Often people don't understand why Scripture scholars talk about "Mark's Jesus" or "John's Jesus." Such terms are relatively new; they only came into existence after World War II when "redaction criticism" became part of our biblical regimen. Redaction critics discovered that our four evangelists weren't simple collectors of "Jesus stories:" as the great Rudolf Bultmann had taught after World War I. Though they collected such stories and used them in their gospels, each evangelist edited the narratives which were passed on to them by the Christian preachers, from other gospel writers, or those they copied from a now lost early scroll containing Jesus sayings, consistently changing these three sources to make them agree with the person of the risen Jesus which they and their communities had experienced. They then arranged these passages into unique patters to convey the special theology for which each writer has become known over the last 60 years.
What prompted these four Christian authors to employ such a literary process? Why didn't they just pass on their sources exactly as they received them? The answer is simple. They were more concerned with surfacing the risen Jesus active in their Christian communities between 70 and 95 CE, than they were impelled to pass on the exact actions and words of the historical Jesus who lived between 6 BCE and 30 CE. The only Jesus with whom they had come into contact was the risen Jesus, and each had encountered that "new creation" in a different way.
That's the key which unlocks our Christian Scriptures and makes them relevant for today. The authors of the various writing aren't trying to give their readers a collection of historical reminiscences, teaching and dogmas. On the contrary, they're driven by a passion to reveal a person - the person of Jesus - alive and working in their midst.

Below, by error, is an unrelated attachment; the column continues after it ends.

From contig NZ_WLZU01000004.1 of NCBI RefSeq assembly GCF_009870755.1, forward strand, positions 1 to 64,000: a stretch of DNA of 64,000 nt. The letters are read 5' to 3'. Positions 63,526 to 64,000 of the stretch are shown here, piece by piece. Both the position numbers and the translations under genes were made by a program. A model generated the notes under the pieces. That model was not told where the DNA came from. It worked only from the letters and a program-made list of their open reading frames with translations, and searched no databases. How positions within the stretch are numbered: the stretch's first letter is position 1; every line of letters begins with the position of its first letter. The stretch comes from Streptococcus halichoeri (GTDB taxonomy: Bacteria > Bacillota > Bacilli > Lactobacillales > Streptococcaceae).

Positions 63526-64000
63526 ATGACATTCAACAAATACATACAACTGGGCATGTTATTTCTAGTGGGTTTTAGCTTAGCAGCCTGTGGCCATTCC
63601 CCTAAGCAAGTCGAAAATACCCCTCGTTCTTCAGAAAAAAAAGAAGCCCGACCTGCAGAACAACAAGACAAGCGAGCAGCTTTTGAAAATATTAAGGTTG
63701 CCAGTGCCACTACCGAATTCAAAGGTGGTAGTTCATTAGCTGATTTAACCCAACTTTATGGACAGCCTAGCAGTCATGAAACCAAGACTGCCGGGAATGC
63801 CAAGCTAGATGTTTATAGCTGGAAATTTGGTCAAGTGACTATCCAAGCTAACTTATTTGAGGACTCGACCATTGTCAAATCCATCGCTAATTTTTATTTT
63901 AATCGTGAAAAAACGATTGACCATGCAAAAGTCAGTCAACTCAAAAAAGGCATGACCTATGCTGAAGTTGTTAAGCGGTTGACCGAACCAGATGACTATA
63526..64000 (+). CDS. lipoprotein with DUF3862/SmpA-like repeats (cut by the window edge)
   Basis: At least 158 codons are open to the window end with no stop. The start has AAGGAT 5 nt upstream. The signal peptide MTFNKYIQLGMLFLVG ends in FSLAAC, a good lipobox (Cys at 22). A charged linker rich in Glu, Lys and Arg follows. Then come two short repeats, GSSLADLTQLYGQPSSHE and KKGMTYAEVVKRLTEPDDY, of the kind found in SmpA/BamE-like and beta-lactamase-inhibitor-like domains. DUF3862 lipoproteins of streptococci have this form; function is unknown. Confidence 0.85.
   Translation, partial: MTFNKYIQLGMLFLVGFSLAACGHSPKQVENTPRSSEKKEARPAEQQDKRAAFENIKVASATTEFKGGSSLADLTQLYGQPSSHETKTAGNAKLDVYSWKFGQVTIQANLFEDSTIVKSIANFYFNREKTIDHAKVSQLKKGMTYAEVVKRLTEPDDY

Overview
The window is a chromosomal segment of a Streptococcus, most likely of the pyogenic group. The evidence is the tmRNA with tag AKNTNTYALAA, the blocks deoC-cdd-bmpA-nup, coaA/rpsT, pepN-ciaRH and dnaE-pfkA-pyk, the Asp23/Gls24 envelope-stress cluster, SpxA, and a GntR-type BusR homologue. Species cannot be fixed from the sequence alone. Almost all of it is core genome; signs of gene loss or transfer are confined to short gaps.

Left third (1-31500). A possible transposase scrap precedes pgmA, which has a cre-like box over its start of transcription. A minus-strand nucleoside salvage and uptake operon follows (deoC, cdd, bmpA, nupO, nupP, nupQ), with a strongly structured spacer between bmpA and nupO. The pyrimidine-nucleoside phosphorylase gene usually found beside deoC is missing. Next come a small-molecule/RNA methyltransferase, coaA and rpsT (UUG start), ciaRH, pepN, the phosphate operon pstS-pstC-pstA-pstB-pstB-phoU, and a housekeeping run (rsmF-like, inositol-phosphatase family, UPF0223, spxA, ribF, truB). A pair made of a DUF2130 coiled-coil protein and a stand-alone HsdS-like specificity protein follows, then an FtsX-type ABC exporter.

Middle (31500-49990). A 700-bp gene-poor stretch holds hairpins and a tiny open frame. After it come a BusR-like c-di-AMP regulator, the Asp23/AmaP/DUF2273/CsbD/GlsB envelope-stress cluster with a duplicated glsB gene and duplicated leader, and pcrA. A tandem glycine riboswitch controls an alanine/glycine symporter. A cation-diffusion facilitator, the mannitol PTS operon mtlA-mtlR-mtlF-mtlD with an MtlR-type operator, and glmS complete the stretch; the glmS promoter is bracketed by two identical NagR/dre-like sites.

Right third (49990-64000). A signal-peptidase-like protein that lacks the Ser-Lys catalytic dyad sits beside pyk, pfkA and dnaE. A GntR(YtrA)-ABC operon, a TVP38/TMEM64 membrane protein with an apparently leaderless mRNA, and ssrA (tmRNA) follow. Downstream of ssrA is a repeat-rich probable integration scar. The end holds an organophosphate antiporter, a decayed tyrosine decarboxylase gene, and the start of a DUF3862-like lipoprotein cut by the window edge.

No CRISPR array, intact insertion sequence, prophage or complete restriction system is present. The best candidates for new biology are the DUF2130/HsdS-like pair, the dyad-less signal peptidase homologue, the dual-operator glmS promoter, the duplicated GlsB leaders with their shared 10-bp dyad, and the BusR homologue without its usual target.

For instance, when Mark, in today's gospel pericope, refers to Jesus teaching the crowd "many things," it's possible his Jesus will teach something different from Matthew's Jesus. Mark might change some of the teachings, or at least arrange them in a unique way.
More than 600 years before our Christian Scriptures were written; Jeremiah understood the force and power that came into being when special people enter the lives of others. That's why he assures his audience that Yahweh is about to give them a "new shepherd," a new leader who will convey Yahweh's care and concern for Yahweh's people. Knowing that nothing can destroy the spirit of a community of believers more than the wrong leader, Jeremiah proclaims, "Behold the days are coming, says Yahweh, when I will raise up a righteous shoot to David; as king he shall reign and govern wisely, he shall do what is just and right in the land." The king's personality will help change the community's personality.
Paul believes in the same concept. But for him, as for the four evangelists, the risen Jesus is the leader who gives the Ephesian community its personality. In this case, it's a personality which differs from other Christian communities, a personality which is the unifying force among them, uniting people who come from completely different backgrounds: Gentiles and Jews. The Ephesians aren't made one by doctrine, but by a person. "He (Jesus) is our peace who made both one and broke down the dividing wall of enmity, through his flesh, abolishing the law with its commandments and legal claims, that he might create in himself one new person in place of the two . . . ."
Perhaps we later Christian communities aren't as unique as the biblical Christian communities because many of us have replaced an experience of the risen Jesus with an experience of doctrine.